Vincent Price’s pronunciation of “smooth” is extremely difficult to capture in written text.
In 2005, J. D. Ryznar, David Lyons, Hunter Stair, and Hollywood Steve brought us Yacht Rock, the greatest and best web series, which coined the term for the genre. Yacht Rock delved into the dark recesses of really smooth music from the late 70s and early 80s, and explored the tangled relationships that rocketed a relatively inbred group of artists straight to the top of the charts.
In Episode 5, we find Michael Jackson recording Thriller, and being lured toward hard rock through his interactions with Eddie Van Halen (who played the guitar solo on “Beat It”). It was up to the band Toto (who played just about everything else on Thriller) to bring back the smooth. So, of course, they enlisted Vincent Price to hold a séance, awaken Koko Goldstein’s ghost, and have Koko “spook the smooth” back into Michael Jackson. The tortured pronunciations that James Adomian came up with in his portrayal of Vincent Price are ridiculously hilarious, particularly “per-swad-ed” (persuaded) and “smewthe” (smooth).
Hence the name for this compressor pedal.
Smewthe is a compressor based on the Dan Armstrong Orange Squeezer. The original Orange Squeezer wasn’t a pedal—it had a 1/4″ plug built into it, and the whole box was intended to be plugged directly into a guitar or amp. It also had no controls except for an on/off switch, and the effect was permanently stuck at a fairly modest setting. That said, a lot of people thought that it was set correctly, and it was a favorite of many smooth guitarists of the time, including Jeff “Skunk” Baxter (of the Doobie Brothers, Steely Dan, and the Pentagon’s Missile Defense Agency) and Jay Graydon, who (according to pedal guru Analog Man) used it on the solo in Steely Dan’s “Peg.” The Smewthe version of the compressor, which is a BYOC Mimosa kit, is a similar circuit installed in a more conventional pedal format with level and blend controls to adjust the overall volume and mix the original and compressed signals together as desired.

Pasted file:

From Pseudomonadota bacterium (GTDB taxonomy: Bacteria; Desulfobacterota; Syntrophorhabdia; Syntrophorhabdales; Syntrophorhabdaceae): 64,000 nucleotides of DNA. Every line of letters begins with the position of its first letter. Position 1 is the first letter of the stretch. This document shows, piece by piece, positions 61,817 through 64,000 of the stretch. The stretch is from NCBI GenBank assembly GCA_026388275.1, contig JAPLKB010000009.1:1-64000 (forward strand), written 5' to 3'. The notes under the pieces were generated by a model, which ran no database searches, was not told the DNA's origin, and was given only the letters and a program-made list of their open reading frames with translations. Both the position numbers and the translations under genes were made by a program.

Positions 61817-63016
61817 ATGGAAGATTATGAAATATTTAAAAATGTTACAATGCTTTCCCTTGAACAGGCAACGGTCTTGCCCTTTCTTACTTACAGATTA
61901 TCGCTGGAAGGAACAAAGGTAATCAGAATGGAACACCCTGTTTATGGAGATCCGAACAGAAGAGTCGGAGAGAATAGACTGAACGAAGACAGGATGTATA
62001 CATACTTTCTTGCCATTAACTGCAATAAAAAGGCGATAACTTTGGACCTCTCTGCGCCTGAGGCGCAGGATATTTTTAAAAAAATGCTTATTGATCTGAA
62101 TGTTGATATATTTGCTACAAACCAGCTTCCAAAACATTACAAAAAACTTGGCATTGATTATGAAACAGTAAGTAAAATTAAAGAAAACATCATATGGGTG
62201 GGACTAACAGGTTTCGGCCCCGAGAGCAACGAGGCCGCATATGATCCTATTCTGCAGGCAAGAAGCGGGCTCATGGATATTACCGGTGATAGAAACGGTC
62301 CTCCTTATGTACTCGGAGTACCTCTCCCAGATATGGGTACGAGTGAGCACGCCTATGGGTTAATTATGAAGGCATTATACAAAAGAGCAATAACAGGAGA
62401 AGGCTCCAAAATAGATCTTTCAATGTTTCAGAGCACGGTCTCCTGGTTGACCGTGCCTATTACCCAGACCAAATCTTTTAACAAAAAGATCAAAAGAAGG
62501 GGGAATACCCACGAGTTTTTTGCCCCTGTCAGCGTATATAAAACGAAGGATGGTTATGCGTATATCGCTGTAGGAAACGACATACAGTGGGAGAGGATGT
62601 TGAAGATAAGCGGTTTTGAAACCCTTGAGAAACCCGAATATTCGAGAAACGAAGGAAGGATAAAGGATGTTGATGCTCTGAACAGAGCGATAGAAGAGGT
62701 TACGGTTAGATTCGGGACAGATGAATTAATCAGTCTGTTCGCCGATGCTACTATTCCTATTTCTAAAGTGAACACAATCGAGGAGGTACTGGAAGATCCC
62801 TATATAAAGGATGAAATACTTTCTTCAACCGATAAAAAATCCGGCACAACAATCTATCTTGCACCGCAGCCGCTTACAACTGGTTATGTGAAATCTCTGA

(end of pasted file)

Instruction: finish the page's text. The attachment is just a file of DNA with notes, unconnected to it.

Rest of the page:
Compression is an audio signal processing operation that makes the loud parts of a sound quieter, often so that the whole thing can be made louder overall without the previously loud parts clipping. Depending on the type of compression and how it’s used, the reduced dynamic range and unnatural attack/sustain of a note can produce some telltale sounds, but it’s typically not a dramatic effect. Smewthe is particularly subtle, so I’m not including a sound sample. For a while, I wasn’t even sure if it was working at all. After spending some time with it (and with some help from the folks at BYOC), I can tell that it is, but it’s almost more about the way it makes the guitar feel than how it sounds. I can see this being something that I just leave on all the time and don’t mess with, which I suppose is appropriate for a compressor that originally came with no controls.